Earlier today, Luis Abinader was sworn in as the 54th President of the Dominican Republic. While only a limited number of people were allowed to attend the inauguration ceremony in Santo Domingo due to COVID-19 restrictions, a high-level American delegation, led by Secretary of State Mike Pompeo, was there to demonstrate Washington’s support for the Caribbean nation’s new leadership.
President Donald Trump’s decision to send his secretary of state, who many Dominicans affectionately call “Big Mike”, to the inauguration ceremony, signals the beginning of a new chapter in US-Dominican relations, based on increased economic and diplomatic cooperation.
Washington’s public show of support could not have come at a better time for the Dominican Republic.
On July 5, amid a worsening pandemic and looming economic crisis, Dominicans successfully elected Abinader as their new president, and unseated the Dominican Liberation Party (PLD), which has ruled the country for 20 of the past 24 years.
But change did not come easily. Last year, a faction within the PLD tried to introduce a constitutional amendment that would have removed the hurdles to incumbent President Danilo Medina seeking a third consecutive bid for the presidency.
As these efforts to remain in power beyond constitutional term limits triggered legitimate concerns about the future of Dominican democracy, Pompeo called Medina to remind him of the importance of “preserving democratic institutions, and adherence to rule of law and the constitution, particularly in the lead-up to the 2020 elections”. Just a few weeks after the July 10 phone call, Medina relented and announced his decision not to seek re-election. With Medina out of the picture, the PLD failed to come up with a candidate who could win the 50 percent of the vote to secure the presidency, and Abinader easily claimed victory.
Pompeo’s call paved the way for the Dominican Republic to turn the page on one-party rule, and start dreaming of a better future shaped by democracy and transparency rather than corruption and dogged inequality.
However, the Dominican people are still facing significant challenges. The coronavirus pandemic shows no signs of slowing down on the Caribbean island, with more than 85,000 confirmed cases and at least 1,400 deaths. The country’s all important tourism industry, meanwhile, has been battered by the travel restrictions imposed to curb the spread of COVID-19.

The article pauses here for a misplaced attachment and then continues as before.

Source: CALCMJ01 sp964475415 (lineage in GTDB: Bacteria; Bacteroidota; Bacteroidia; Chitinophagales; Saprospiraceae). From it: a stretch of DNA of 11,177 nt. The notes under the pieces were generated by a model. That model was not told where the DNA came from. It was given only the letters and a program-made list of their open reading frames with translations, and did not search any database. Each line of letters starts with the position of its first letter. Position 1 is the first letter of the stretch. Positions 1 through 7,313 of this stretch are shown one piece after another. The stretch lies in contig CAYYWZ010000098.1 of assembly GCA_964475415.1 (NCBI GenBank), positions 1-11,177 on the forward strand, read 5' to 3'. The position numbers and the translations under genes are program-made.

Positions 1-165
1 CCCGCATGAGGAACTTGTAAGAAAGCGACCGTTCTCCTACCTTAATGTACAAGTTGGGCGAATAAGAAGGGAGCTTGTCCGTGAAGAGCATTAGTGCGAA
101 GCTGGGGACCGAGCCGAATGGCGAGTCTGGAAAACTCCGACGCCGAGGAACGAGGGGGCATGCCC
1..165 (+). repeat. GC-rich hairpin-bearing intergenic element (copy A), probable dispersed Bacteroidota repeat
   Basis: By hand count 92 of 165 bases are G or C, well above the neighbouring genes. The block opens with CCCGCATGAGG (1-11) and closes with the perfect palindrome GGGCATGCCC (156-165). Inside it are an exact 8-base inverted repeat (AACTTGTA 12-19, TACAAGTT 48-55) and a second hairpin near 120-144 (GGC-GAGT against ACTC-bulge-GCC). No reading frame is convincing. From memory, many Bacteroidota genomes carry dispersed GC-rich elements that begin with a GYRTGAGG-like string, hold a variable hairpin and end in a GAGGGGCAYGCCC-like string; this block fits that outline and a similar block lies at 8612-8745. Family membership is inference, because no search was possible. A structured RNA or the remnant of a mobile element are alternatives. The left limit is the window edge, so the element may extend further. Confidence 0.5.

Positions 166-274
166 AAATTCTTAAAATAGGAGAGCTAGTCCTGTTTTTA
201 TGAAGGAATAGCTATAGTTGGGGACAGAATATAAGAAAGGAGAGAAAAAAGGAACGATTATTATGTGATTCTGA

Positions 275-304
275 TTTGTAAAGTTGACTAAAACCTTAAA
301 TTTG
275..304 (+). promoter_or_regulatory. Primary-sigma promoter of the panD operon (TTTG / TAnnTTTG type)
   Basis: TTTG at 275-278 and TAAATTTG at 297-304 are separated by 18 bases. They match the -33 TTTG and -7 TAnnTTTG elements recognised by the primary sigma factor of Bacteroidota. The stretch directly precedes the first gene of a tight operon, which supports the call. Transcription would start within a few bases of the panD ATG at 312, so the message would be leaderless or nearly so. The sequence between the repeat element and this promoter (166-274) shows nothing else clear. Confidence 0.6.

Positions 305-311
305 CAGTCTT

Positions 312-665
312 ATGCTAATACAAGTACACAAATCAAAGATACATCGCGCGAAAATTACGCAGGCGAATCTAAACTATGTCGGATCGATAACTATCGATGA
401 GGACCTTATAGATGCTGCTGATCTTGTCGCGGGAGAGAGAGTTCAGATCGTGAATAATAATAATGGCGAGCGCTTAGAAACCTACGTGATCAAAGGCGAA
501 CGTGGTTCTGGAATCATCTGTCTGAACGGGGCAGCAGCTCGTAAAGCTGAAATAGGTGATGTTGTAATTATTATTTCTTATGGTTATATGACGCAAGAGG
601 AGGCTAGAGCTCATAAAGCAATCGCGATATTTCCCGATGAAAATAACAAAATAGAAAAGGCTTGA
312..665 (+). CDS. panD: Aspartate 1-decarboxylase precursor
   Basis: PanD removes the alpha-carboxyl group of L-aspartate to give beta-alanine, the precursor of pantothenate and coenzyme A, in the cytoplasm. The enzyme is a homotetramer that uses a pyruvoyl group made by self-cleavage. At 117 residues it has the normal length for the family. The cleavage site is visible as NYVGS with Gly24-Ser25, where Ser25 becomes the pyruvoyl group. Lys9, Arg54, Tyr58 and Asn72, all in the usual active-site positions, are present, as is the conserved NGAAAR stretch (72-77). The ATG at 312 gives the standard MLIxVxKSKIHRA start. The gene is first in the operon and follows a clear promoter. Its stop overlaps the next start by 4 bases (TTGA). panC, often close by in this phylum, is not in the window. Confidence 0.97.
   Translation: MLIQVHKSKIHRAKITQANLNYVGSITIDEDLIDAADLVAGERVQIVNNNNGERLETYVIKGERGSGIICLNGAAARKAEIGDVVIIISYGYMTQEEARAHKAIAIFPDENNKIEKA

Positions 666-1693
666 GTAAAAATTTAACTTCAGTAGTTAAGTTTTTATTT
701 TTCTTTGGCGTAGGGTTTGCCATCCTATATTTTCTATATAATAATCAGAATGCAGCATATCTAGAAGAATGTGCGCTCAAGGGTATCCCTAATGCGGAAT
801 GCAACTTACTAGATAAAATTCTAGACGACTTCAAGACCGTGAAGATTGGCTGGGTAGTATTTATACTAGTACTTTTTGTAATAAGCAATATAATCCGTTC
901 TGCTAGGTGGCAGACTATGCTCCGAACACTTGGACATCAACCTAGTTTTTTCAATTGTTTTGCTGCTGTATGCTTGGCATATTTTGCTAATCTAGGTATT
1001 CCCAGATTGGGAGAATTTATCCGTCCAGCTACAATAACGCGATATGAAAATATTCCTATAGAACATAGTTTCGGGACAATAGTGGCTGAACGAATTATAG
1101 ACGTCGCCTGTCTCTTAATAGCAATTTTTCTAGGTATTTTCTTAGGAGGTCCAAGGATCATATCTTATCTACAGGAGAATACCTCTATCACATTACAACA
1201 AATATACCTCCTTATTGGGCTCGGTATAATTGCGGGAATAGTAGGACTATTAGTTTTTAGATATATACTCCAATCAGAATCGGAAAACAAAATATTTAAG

To successfully control the virus and revitalise the economy, the new Dominican president will need Washington’s continued support. By sending a high-level delegation to Abinader’s inaguration ceremony, the Trump administration demonstrated not only that it is aware of this need, but also that it is eager to work more closely with Santo Domingo in the coming years.
During his time in Santo Domingo, Pompeo will hold meetings with officials from the new leadership and take the first steps to reset his country’s relations with the Dominican Republic. The Secretary of State’s efforts to increase cooperation between the two countries will likely focus on four main issues:
1- Economy: The Dominican Republic is one of the fastest-growing economies in the Latin America and the Caribbean (LAC) region. With most of its agricultural and mining exports destined for the US, the country has the potential to become a nearshore logistics hub for the US. By increasing their cooperation on regional port security and drug trafficking, Washington and Santo Domingo can incentivise private companies to invest in the logistics sector in the Dominican Republic, and secure significant profits for both countries.